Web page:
Banks' non-performing loans collectively hit the $3 billion mark for the first time since October 2020 in August, but - perhaps surprisingly - household mortgage stress didn't worsen over the month.
Reserve Bank loans by asset quality figures for August show that total non-performing loans rose by $171 million (6%) in the month to 3.017 billion. The RBNZ said the non-performing loan (NPL) ratio reached its highest level since May-21 at 0.55%.
Yes, 0.55%. It is worth recording that the total loans in the banking system stood $551.368 billion. So it is a small percentage that's not performing - but rising nevertheless. (The highest percentage of system-wide non-performing loans recorded was 2.2% during 2011,)
The big mover in terms of non-performing loans in August, was commercial property impairments. These rose by some $122 million, which pushed the commercial property sector's total non-performing loans up to $211 million and the NPL ratio up from 0.22% to 0.49%, levels last seen in 2018.
Total SME impairments rose $123m, which pushed its NPL ratio up to 0.73%, its highest level since June 2018. And agriculture non-performing loans rose by $26 million (3.3%) and have risen $131 million (18.8%) since the beginning of 2023.
The biggest portion of banking loans by a long way is made up by housing loans, which totalled $346.358 billion as at the end of August.
As we reported last month, the specific impairments on mortgages and the past 90 days due figures have been rising notably this year - albeit off a very low base.
Therefore it comes as a genuine surprise (to me at least) to see that there's been very little movement in the figures in the latest (August 2023) month.
Specific impaired housing loans rose to $188 million in August from $185 million the previous month. However, the 90 days due figure actually dropped for the first time since September 2022, falling to $1.137 billion from $1.139 billion. This meant the total of non-performing housing loans edged up to $1.325 billion from $1.324 billion.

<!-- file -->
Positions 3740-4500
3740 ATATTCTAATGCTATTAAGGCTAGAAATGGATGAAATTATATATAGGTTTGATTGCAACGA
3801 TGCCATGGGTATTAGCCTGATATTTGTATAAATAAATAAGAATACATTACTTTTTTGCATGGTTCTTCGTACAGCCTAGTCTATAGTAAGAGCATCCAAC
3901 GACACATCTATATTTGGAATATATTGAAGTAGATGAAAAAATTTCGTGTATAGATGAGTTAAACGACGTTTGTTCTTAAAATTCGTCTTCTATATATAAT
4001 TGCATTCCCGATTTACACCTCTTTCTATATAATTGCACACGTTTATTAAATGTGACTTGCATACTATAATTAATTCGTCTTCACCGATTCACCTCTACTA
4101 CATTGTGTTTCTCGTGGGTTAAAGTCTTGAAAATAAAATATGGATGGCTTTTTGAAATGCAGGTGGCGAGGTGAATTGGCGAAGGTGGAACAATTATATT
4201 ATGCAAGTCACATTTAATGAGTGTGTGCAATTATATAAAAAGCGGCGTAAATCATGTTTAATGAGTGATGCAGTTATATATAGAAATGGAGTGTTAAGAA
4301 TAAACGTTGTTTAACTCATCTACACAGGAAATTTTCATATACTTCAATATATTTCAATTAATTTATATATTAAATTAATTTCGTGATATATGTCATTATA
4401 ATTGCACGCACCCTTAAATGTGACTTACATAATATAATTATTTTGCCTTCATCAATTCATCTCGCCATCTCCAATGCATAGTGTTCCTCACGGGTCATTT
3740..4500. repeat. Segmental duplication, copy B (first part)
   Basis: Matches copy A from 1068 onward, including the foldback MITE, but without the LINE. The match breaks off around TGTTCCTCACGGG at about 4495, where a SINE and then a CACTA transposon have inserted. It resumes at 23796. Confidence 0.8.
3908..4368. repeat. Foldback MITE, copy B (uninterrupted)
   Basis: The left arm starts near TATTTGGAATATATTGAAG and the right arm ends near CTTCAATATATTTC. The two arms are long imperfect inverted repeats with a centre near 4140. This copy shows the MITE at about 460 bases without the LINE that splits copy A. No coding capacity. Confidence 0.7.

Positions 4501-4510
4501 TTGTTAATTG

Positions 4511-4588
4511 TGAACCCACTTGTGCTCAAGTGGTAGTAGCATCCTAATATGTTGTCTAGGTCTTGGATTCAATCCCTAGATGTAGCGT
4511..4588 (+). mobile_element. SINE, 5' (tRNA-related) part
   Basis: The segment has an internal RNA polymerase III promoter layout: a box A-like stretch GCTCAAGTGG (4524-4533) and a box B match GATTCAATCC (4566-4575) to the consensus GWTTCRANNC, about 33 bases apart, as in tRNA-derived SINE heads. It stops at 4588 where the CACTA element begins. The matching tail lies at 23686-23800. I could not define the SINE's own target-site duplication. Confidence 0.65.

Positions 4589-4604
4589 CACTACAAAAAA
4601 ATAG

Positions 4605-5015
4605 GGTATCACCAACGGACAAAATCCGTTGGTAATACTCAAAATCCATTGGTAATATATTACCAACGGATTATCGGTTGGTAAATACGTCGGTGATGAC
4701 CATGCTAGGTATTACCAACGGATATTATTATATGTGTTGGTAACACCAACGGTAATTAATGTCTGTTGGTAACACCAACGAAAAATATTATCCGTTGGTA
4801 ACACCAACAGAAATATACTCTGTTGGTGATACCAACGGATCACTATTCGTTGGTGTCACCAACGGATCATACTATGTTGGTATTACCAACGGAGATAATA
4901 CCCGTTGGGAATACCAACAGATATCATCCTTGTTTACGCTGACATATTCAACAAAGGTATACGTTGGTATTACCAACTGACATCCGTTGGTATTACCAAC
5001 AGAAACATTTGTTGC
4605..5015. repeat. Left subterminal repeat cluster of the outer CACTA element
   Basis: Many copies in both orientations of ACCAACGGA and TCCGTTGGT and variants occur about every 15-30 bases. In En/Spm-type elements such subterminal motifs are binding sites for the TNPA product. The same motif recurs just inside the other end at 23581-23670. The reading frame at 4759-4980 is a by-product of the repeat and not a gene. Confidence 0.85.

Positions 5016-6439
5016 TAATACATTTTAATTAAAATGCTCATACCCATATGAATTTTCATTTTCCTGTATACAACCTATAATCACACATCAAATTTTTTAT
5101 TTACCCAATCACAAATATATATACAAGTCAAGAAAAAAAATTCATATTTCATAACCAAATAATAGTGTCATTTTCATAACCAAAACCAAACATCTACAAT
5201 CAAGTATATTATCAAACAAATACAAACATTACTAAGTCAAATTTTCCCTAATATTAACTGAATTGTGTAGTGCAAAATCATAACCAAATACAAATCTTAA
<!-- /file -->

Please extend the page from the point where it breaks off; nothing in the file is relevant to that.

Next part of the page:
In December 2022 the total of non-performing housing loans stood at just $850 million, so, it has been climbing quite markedly this year, although from very low levels.
But do the latest (August 2023) figures suggest we are now seeing a levelling off? It is dangerous to make any assessment based on just one month, but at this stage I certainly might have expected to see the figures keep going up month by month at a noticeable rate.
The ratio of non-performing housing loans to the total remains at a little under 0.4%. And while that's well up on the 0.2% seen less than a year ago, it is still a long way short of the kinds of levels seen after the Global Financial Crisis.
The ratio of non-performing loans at that time rose above 1% for a considerable period of time, hitting 1.2% during the period from 2009 to 2011.
So, at the moment, while with mortgage stress is higher than its been, is not particularly elevated by historical standards.
And yet this is despite the fact we've just moved rapidly from a period where mortgage rates were at historically low levels that encouraged people to take on historically large mortgages. For a while there it required a first home buyer in Auckland attempting to acquire an average sized house (average price at one point $1.3 million) and with a 20% deposit, to take out a million dollar mortgage. And people did.
In terms of popular fixed mortgage rates, in August 2021, according to RBNZ averages, the average one-year fixed rate was 2.49%, while the two year was 2.7%.